Maps: 1561 - 1576
Girolamo Ruscelli: "TAVOLA NVOVA DI PRVSSIA ET DI LIVONIA," Venice, in six versions from his version of Ptolemy's "Geographia." The first two Ruscelli editions were published
1561 and 1562 by V. Valgrisi.  The third edition was published by G. Ziletti in 1564. Maps of the first five editions of Ruscelli were printed from the same copper plates of Valgrisi,
which were based on the maps of Jacopo Gastaldi which appeared in Mattioli's 1548 translation of Ptolemy's Geographia. Ruscelli enlarged the maps and included several additions.
The sixth edition of Ruscelli's translation of Ptolemy's "Geografia" was edited and extended by Giuseppe Rosaccio, and published by the heirs of M. Sessa in 1598 and 1599. The Valgrisi
copper plates of the earlier Ruscelli editions were revised by Rosaccio and extended by five new plates. Most of the Ptolemaic and modern maps were enhanced by ships, sea monsters,
fishes, trees and additional place names. Map platemark 194 x 265 mm / 7.6 x 10.4 inches.
1561 map from the  National Library of Latvia:; second
1561 map from; 1562 and first 1598 map from the National Library of Latvia; the 1564 map and the second 1598 maps are from
1562 Giacomo Gastaldi: the bottom half of "... Regno di
Polonia...," 29 x 52.5 cm.
Left  image from;  right image from
1569 Sebastian Munster: "Das vierdt buch." A miniature German- language "Cosmographia" (published 1544 -
1628) atlas page, 8 x 12 inches, with the map 6 3/4 x 10 1/2 inches, in two differently- colored versions.
Compare with the 1598 version.
The page and map on the left is AK-23; on the right from Albion Prints, UK
1561 Girolamo Ruscelli: "POLONIA ET HVNGARIA
NVOVA  TAVOLA," Venice, 10  x 7 inches. Ruscelli's
atlas was an expanded version of Gastaldi's 1548 atlas.
Ruscelli and Gastaldi's maps were engraved on copper, a
turning point in the history of cartography. From that
point on, the majority of cartographic works used this
medium. Harder than wood, it gave the engraver the
ability to render more detail. The 1st edition was in
Latin, while the all later editions were translated into
Italian. The 1598-99 map was revised by Giuseppe
1561 map from; 1598 map from
1570 Sebastian Munster: "...dem Preuffen,"
from "Das Dritte Buch," "Cosmographia." 8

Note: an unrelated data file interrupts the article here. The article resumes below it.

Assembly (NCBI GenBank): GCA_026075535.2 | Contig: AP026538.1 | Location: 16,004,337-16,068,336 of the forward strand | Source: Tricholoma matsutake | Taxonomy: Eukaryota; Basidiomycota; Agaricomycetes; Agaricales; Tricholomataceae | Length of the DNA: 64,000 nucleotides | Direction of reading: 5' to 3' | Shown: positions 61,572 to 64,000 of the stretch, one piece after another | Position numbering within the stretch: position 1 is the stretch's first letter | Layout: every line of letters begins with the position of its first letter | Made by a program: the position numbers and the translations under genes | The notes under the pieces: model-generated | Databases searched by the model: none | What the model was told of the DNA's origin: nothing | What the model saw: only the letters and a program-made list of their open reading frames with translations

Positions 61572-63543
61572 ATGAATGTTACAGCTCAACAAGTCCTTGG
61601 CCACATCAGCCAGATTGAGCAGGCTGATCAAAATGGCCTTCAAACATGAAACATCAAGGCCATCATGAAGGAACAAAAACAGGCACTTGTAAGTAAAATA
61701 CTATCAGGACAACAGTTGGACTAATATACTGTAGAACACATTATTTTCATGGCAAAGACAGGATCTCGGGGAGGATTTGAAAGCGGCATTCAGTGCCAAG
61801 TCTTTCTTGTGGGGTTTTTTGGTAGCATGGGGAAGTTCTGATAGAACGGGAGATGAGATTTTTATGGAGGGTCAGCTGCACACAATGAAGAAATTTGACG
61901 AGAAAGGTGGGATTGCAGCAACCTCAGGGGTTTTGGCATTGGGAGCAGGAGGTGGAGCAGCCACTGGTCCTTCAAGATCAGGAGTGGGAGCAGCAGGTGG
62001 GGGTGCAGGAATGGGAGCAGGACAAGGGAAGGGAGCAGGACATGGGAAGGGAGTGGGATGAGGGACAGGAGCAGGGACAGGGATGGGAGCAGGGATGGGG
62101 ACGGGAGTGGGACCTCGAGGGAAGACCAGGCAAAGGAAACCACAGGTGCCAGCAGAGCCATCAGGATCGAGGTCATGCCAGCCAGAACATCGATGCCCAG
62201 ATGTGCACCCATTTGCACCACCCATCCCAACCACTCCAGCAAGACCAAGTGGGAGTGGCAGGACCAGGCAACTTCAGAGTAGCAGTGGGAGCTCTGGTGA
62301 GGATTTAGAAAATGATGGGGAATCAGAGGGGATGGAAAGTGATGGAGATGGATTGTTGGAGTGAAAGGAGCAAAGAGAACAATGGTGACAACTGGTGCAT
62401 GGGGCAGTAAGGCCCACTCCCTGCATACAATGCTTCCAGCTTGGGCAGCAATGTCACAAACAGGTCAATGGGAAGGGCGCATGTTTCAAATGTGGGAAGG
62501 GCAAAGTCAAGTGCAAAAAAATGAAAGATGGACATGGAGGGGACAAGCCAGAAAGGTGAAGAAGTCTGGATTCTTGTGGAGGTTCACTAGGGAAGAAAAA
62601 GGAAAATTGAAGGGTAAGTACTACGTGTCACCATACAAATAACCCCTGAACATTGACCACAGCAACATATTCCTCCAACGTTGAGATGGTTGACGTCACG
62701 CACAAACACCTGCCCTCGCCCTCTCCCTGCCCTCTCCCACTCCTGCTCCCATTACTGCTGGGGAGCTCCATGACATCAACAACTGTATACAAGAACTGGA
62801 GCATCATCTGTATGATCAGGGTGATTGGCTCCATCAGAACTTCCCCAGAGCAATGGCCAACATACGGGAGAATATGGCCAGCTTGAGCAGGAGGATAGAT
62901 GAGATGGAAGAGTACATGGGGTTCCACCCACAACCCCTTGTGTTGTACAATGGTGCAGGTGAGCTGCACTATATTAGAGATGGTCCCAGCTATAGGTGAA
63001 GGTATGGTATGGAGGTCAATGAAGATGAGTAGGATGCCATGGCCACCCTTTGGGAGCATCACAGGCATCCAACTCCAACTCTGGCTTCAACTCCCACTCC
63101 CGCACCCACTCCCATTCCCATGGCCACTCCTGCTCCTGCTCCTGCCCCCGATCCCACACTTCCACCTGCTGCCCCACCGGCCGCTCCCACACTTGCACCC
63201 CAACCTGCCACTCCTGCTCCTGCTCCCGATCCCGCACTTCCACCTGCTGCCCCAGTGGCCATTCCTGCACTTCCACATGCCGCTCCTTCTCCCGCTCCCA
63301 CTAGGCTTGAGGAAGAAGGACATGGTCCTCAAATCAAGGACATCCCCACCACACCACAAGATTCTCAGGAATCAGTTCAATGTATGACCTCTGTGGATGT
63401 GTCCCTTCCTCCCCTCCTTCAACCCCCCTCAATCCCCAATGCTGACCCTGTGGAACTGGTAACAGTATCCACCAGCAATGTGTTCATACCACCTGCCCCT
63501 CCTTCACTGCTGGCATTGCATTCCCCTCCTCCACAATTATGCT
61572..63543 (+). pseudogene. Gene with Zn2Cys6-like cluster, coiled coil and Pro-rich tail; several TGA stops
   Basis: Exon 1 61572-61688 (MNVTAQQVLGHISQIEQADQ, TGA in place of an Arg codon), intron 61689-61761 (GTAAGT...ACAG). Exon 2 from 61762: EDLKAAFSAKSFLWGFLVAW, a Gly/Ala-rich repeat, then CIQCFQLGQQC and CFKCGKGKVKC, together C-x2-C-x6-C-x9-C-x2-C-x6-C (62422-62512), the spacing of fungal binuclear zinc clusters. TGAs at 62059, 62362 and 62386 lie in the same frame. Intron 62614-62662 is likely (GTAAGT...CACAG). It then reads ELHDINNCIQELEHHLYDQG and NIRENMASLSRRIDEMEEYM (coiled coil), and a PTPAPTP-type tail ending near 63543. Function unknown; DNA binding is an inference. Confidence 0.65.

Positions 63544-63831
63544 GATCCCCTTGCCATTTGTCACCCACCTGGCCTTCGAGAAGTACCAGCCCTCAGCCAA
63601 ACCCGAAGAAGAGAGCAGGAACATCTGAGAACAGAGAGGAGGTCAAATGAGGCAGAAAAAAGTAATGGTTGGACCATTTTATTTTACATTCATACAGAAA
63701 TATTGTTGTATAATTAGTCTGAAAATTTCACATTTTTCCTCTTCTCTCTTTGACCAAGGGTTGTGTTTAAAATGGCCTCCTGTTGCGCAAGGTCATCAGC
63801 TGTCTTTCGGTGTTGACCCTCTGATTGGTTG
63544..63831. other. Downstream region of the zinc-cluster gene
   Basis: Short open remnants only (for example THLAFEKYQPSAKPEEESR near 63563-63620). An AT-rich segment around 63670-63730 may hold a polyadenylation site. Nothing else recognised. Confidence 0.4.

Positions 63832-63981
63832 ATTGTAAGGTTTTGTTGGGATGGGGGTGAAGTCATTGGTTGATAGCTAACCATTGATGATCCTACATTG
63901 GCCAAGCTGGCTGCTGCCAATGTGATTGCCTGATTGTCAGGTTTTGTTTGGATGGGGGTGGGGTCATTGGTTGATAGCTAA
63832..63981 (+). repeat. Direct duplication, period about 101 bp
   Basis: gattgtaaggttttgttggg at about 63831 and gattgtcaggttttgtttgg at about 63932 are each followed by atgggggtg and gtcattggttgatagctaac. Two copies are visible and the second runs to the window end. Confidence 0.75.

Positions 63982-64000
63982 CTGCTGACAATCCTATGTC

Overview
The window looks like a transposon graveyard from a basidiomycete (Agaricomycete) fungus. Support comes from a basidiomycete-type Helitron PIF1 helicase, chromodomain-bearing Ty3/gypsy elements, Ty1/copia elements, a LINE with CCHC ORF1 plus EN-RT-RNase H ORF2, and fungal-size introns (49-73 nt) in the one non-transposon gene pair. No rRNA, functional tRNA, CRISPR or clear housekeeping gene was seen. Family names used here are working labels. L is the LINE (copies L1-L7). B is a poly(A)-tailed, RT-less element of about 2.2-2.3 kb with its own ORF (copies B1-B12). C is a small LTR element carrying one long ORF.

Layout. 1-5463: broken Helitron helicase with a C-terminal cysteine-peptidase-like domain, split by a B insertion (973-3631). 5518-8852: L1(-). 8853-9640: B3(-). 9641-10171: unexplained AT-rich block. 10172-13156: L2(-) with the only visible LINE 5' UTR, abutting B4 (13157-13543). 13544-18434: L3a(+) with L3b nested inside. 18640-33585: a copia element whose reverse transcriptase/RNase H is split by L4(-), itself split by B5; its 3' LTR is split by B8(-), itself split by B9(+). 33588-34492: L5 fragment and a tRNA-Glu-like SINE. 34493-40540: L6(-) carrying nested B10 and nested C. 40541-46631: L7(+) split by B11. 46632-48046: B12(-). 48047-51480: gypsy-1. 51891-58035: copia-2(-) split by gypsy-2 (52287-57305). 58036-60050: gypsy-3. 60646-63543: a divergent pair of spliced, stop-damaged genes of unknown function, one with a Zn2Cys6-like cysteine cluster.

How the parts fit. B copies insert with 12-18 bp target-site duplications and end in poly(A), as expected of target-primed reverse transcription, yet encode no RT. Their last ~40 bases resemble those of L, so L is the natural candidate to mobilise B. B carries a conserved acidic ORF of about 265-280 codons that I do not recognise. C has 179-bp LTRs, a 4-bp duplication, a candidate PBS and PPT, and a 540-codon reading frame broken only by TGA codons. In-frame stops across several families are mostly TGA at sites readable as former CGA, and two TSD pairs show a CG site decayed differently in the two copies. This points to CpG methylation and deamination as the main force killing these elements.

x13 inches. Also a
DETAIL image.
Original engraver Vaclovas Grodeckis (Grodeccio); Frans Hogenberg: secondary engraver; various publishers; editor: Abraham Ortelius: "POLONIAE finitimarumque locorum descriptio. Auctore Wenceslao
Godreccio Polono."
(Poland and nearby lands), from Ortelius' "Theatrum orbis terrarum," 49 x 36.4 cm / 19 x 14.5 inches, first issued 1570, and considered the very first atlas. The Theatrum went through
some 37 editions in Latin, German, French, Dutch, Spanish, English, and Italian.
The first 1570 from Antwerp is from; the second 1570 map, also from Antwerp, is from; the third 1570 from
antwerp is from; the first 1572 map is  from; the second 1572 map and detail image is from; the third 1572 map is from jremington1; fourth 1572 map from; the 1574
map is
AK-12. second 1575 map is from See more maps from this run on the next page.
1574 Girolamo Ruscelli: "
ET DI LIVONIA," Venice, 7
x 9.5 inches, from Ruscelli's
"Ptolemaeus La Geografia,"
which published new
(Tabula Nova) maps along
with maps based on
Ptolemy's instructions.
1570 Sebastian Munster: "Vondem
königreich Poland." A page from a
German-language edition of the
miniature atlas "Cosmographia"
Albion Prints, UK
Jan (Joanne) Portant  (Portantio): "LIVONIÆ NOVA DESCRIPTIO," Antwerp, printed as one of three maps on a sheet, and shown in four versions. Portant was an astronomer,
mathematician, and geographer, and his original map, created c1571, was later used by
Ortelius  (in the 1590 version) and by de Jode.  First three from the Univ. of Tartu, Estonia:; fourth map from the National Library of Finland:
1569 Sebastian Munster : "De regno & rota
regione Poloniae," from a Latin-language
version of his miniature atlas
1561 1st Ed.  
1562 Giacomo Gastaldi: "Il
Disegno de Geografia Moderna del
Regno di Polonia, e Parte del
Ducado di Moscovia, con parte
della Scandia , e parte de Suevia,
con molte Regioni, in quelli. Et la
provincia de Ustinga e quella di
Severa in sino al mare maggiore.
. . MDLXII . . ." Venice, 21 x 30.5
inches (if joined). The first edition
of Gastaldi's 2-sheet map of the
Kingdom of Poland, generally
recognized as the earliest map to
focus on Poland. Derived from
Mercator's 1554 map of Europe,
the map was also likely
influenced by the maps of
Bernard Wapowski (1526) and
Grodeckis published in 1548, now
lost, but copied by Ortelius in
1570.  Paolo Forlani issued a
subsequent edition of Gastadi's 2
sheet map in 1568.
1568 Giacomo Gastaldi: "[Sembia, Livonia,
Esthia]." Venice (?).
From the National Library
of Finland:
1570 (dated) Andreas Pograbius (Andrzej
Pograbski) (physician/cartographer)
"Partis Sarmatiae Europae, quae Sigis-
mundo Augusto regi Poloniae potentissimo
subiacet nova descriptio," Venice, 47.3 x
69 cm. This plate was used by Ortelius
from 1595 onwards.
From National Library of
1562 2nd Ed.
1598 6th Ed.
1561 1st Ed.
1564 3rd Ed.
1598-99 6th Ed.
1561 1st. Ed.
1598-99 6th Ed.
NEW June 16